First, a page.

The new plan would permit commercial driftnetters to fish more in the lower Inlet near Homer while restricting them in the waters off Kenai farther north. The hope is the plan will allow the driftnetters to catch just as many Kenai Peninsula sockeye salmon as in the past.
What some Alaska commercial fishing groups fail to grasp is that if setnetter Gary Hollier is right and shallower nets catch sockeyes while letting deeper-swimming kings slip past, it would be the best thing to happen to the east-side setnet fishery since the monofilament net.Craig Medred
The Alaska Board of Fisheries surprised some by voting 7-0 in favor of a scheme to shift the area of Cook Inlet targeted for commercial driftnet salmon fishing, despite the objections of some commercial fishing groups.Craig Medred
The Alaska Board of Fisheries on Wednesday voted to allow setnetters in the Cook Inlet sockeye fishery to experiment with shallower nets, which could allow a greater escapement of king salmon.Craig Medred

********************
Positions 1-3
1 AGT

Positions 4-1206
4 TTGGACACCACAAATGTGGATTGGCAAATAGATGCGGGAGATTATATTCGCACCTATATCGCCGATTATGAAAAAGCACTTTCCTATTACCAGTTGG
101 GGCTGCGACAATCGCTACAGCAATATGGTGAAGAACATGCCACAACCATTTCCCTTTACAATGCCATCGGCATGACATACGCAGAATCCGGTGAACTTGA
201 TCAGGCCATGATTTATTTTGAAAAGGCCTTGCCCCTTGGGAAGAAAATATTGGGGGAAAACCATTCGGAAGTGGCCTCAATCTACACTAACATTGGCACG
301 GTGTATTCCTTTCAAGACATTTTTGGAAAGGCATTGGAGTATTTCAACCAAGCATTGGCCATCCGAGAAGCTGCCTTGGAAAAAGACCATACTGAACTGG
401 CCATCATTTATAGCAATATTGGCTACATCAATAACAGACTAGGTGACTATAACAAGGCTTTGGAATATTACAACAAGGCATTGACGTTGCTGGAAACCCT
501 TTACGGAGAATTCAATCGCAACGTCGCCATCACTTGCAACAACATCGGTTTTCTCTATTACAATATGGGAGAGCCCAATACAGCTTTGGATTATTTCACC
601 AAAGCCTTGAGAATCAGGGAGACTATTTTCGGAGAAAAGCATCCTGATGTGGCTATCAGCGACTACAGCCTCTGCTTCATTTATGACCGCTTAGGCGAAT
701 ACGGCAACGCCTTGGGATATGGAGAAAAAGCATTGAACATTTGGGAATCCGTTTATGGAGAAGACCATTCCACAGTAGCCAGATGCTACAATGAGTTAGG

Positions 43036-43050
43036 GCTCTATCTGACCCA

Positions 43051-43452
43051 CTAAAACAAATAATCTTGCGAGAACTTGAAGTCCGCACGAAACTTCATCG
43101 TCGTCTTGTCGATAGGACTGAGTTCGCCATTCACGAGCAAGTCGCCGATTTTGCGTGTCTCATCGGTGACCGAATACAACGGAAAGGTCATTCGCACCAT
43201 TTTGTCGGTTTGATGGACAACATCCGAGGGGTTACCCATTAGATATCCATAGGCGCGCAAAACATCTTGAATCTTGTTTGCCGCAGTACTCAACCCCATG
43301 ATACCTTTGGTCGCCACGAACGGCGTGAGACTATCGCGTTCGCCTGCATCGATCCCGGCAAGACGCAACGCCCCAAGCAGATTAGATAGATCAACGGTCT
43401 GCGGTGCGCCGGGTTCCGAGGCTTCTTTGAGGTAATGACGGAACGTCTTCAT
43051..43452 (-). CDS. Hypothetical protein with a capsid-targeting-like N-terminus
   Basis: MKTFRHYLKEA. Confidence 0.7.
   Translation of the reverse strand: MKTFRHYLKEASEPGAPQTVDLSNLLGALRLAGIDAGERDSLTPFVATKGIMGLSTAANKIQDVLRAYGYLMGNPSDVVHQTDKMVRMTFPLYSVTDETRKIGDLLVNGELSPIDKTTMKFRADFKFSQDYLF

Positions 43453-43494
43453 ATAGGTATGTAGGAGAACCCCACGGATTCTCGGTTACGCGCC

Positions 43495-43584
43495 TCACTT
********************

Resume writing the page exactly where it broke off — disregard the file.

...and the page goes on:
Appearing before the Alaska Board of Fisheries meeting in Anchorage, commercial setnetter Gary Hollier said he experimented with nets of shallower depth last summer and found they caught significantly fewer of the big Kenai king salmon. Craig Medred
Miss out on this week's Thursday Night at the Fights? No worries -- the real rumble at Anchorage's Egan Center this weekend is the Alaska Board of Fisheries meeting, at which more than 200 people have signed up to testify.Craig Medred